"I want SEPTA to make the same type of cuts that I made in the state government ... I've got management and productivity experts - not in the government, but outsiders - who are willing to come in for free and take a look at their operations and see if we can save money."
Apparently, Rendell's comments have scared off Fearless Leader, as SEPTA sent Minister of Dis-Information and Lies Richard Maloney out to respond:
"We welcome the governor, the budget secretary, or the legislature to take a look at our books in any way ... Since the mid-1990s, when government support for transit has been flat, we didn't sit on our hands and wait."
Okay, Richie, now that you've put your foot in your mouth (again), I think I'll take you up on that offer. I'll let my people get in touch with your people and we can work something out. (Okay, that was a little scarcastic, but you get the picture.) It would, however, be nice if SEPTA released a more detailed line item-by-line item budget so the public can understand where their fare and tax dollars are going.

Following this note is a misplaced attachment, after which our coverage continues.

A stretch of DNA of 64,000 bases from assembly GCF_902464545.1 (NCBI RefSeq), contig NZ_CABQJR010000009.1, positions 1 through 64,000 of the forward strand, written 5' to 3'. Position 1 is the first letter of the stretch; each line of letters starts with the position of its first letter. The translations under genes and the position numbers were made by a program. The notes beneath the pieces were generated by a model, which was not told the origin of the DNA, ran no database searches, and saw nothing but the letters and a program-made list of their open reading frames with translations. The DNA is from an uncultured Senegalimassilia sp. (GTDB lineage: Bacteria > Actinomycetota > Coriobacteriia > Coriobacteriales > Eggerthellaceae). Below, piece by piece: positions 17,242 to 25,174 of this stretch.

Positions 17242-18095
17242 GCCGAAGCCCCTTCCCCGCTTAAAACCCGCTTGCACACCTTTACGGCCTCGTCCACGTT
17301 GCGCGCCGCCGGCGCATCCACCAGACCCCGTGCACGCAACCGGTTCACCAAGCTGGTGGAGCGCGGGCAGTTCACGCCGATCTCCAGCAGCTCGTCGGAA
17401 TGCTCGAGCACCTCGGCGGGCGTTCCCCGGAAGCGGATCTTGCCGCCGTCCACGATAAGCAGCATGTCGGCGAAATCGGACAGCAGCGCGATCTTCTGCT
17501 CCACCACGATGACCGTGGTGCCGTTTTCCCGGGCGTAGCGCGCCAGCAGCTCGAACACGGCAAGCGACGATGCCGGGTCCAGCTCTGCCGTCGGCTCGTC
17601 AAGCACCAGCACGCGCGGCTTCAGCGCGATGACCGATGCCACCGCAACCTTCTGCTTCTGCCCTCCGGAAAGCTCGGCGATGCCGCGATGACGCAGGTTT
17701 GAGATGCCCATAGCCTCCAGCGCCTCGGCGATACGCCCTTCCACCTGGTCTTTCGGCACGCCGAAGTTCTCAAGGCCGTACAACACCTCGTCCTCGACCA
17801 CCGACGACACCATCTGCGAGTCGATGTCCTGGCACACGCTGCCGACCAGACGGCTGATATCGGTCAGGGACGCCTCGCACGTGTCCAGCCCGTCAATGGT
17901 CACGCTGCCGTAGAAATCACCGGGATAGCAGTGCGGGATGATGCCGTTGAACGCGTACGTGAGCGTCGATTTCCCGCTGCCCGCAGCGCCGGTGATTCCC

"Under no circumstances shall a street musician be arrested or told to leave a location merely because that individual is playing a musical instrument or singing."
Gee, you'd think SEPTA would've learned that lesson the first time...
In any case, today's Inquirer reports that Evans has issued a memo to all officers laying out the rules when dealing with street musicians and other annyoing people who loiter around SEPTA stations:
"(U)nless there is probable cause to show that the musician is in violation of another ordinance or statute, police shall not arrest or remove from the property individuals who are playing musical instruments or singing."
Great. All some lowlife homeless person has to do after inciting trouble at Suburban Station would be to claim to a SEPTA cop that he was practicing music and they leave him alone.